The Next Silicon Valley will be Conservative


Conservatives make up a minority in Silicon Valley (anyone lived there should know) - but what happens if they are pushed out by their ultra-liberal workplaces? I bet a new hub for tech may spring up and attract a larger Conservative group of engineers, the ones afraid of job security while in the Liberal stranglehold.

In Silicon Valley it’s: “Bring your whole self to work” … “but not the Republican, Libertarian, free-market, small government, anti-wealth redistribution parts!”


Much that Silicon Valley companies do - manufacturing - was driven out of the Valley (my home for nearly 40 years) and out of the US in the 1970s, 1980s and 1990s. Silicon Valley has been largely engineering, sales/marketing, and manglement for decades. It has reached the point - note the usage of past tense - where some companies are having trouble recruiting entry-level engineers. My previous employer is near the end of moving their operations out of Silicon Valley for that very reason. The big driver of the current exodus is housing costs. Imagine trying to recruit a young EE or CS grad and telling them, “By the way, you won’t be able to afford to rent an apartment in Silicon Valley. You’ll have to live 1 or 2 hours drive from your office.”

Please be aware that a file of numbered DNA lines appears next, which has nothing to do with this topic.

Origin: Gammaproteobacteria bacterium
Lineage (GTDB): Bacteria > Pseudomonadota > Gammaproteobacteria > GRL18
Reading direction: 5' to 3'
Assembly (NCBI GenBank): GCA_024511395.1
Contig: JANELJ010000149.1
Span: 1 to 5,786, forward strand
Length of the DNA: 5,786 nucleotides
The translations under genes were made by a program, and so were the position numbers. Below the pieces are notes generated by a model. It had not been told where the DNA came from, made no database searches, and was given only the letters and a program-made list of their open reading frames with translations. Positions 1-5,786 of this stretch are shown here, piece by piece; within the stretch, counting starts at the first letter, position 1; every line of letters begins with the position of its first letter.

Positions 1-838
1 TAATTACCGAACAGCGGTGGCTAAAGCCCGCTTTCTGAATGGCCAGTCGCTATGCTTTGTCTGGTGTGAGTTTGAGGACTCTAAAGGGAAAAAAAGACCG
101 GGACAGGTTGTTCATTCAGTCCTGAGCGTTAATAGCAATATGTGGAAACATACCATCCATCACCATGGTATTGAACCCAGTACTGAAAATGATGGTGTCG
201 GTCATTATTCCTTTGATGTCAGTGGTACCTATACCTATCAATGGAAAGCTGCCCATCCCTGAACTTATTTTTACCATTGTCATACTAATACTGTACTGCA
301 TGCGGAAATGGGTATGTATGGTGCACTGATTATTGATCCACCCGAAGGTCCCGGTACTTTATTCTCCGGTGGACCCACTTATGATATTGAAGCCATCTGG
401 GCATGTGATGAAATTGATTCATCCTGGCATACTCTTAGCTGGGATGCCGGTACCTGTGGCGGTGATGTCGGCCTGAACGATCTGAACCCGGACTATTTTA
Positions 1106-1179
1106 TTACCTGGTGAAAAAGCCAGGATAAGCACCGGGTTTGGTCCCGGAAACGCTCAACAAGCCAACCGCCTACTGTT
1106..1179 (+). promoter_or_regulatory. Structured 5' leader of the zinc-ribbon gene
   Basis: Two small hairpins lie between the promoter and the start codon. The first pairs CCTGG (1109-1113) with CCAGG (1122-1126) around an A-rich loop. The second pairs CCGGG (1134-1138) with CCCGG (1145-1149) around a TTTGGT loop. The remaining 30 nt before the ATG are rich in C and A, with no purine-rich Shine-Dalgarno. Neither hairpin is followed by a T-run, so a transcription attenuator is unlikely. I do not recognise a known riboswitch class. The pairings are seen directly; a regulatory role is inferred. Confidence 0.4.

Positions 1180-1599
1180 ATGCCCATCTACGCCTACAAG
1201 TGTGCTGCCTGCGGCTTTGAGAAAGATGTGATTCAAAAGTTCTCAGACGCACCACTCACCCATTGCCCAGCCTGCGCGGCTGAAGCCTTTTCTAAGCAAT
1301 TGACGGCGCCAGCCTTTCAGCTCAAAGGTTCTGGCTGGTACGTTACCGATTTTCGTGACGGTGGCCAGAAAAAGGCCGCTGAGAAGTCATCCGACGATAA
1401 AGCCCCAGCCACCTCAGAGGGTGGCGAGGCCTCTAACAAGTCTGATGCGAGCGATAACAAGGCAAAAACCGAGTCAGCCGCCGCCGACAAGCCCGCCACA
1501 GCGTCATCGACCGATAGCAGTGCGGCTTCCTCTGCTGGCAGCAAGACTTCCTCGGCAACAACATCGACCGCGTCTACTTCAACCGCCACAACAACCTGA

So portions of companies and their people are already locating outside of Silicon Valley. What this article describes is true, on a broad-brush level. There are noteworthy exceptions - my previous and current employers being among them, and I could think of more that would be apolitical or conservative-friendly. Since I work in the Valley, I’m not going to name names, RO being pretty much publicly viewable. Which does mean what it seems to mean wrt the overall atmosphere of Silicon Valley.

Individual conservative tech, marketing/sales, and manglement people have no doubt fled the Valley. And that is talent that has gone elsewhere. How large that political viewpoint exodus is and will be and how visible it is and will be will be very uncertain, because it is happening within a larger long-term similar trend.


Good point about the other exodus trend due to house pricing. Why stay in a place that costs so much and openly disrespects and will marginalize you for your conservative viewpoints?

Maybe it’s time for Texas, sans-Austin which is pretty liberal, to start attracting that talent directly in this current career-threatening environment.


I can’t understand the housing costs when they seem to be doing so much to make the area unmarketable.


On one hand, profitable companies need facilities, increasing the costs of land and construction. On the other, no-growth governance and milking the @#$% out of developers elevates development costs even farther, and creates artificial scarcity. IIRC, the SF Bay Area has built half the housing units its growth needs. Scarce supply and growing demand result in high prices.


And ultimately collapse the local economy.


Telework. The next big thing.